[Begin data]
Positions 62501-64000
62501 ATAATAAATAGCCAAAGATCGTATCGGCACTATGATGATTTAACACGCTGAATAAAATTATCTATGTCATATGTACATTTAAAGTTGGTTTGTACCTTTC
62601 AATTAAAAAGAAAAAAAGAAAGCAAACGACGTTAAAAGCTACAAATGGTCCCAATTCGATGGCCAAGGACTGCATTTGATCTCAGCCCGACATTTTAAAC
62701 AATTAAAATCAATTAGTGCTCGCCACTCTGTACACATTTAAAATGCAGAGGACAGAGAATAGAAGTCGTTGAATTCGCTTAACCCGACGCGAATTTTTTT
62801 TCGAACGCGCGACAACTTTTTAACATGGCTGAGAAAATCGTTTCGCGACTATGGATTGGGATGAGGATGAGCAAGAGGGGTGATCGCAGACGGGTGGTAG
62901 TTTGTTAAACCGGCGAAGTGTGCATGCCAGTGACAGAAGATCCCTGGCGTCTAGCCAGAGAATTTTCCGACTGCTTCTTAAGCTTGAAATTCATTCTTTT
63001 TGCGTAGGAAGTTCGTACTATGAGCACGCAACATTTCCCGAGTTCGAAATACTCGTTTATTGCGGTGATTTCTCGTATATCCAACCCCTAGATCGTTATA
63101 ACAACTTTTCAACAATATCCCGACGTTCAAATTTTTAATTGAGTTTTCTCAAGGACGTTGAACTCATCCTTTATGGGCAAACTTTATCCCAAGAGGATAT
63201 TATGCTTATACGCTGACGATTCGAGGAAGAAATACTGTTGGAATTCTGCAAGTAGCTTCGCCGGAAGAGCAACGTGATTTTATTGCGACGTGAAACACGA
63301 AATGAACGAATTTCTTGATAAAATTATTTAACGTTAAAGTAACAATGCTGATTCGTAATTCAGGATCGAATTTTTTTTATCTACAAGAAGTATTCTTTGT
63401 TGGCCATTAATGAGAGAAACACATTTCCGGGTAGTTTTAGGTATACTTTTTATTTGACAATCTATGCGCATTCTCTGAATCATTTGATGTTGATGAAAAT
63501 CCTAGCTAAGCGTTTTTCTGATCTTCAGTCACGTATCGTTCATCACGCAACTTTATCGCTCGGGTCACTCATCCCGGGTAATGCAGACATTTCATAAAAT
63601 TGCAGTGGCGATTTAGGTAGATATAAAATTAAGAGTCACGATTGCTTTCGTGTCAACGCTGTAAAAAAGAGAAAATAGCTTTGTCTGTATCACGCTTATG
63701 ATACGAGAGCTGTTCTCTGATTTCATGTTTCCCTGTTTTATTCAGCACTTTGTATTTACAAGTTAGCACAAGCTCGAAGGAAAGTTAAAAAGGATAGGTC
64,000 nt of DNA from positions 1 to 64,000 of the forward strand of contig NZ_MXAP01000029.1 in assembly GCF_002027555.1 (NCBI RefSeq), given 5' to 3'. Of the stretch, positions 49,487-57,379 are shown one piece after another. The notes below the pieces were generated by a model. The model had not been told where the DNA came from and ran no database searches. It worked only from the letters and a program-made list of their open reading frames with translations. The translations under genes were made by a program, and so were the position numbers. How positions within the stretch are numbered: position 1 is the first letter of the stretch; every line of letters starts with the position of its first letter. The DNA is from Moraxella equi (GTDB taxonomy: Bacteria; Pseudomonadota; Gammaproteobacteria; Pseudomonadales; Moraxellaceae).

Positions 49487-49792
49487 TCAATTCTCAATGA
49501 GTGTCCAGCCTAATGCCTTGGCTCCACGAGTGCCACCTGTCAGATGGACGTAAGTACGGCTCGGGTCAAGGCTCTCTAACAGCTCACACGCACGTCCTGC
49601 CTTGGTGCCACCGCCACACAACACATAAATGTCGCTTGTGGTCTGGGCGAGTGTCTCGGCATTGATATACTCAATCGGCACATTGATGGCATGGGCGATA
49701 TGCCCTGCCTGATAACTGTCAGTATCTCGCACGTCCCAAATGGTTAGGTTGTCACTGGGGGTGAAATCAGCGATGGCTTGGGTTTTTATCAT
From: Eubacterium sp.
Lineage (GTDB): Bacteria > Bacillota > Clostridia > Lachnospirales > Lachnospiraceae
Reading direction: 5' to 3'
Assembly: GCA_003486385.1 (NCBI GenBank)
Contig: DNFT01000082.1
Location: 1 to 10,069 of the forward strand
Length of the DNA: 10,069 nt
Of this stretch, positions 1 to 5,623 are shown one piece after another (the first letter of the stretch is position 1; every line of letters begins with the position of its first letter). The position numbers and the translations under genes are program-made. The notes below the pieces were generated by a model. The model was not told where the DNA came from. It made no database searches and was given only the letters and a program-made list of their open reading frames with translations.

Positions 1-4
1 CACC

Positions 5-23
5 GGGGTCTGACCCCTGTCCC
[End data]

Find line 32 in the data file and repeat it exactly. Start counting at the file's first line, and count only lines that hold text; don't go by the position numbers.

5 GGGGTCTGACCCCTGTCCC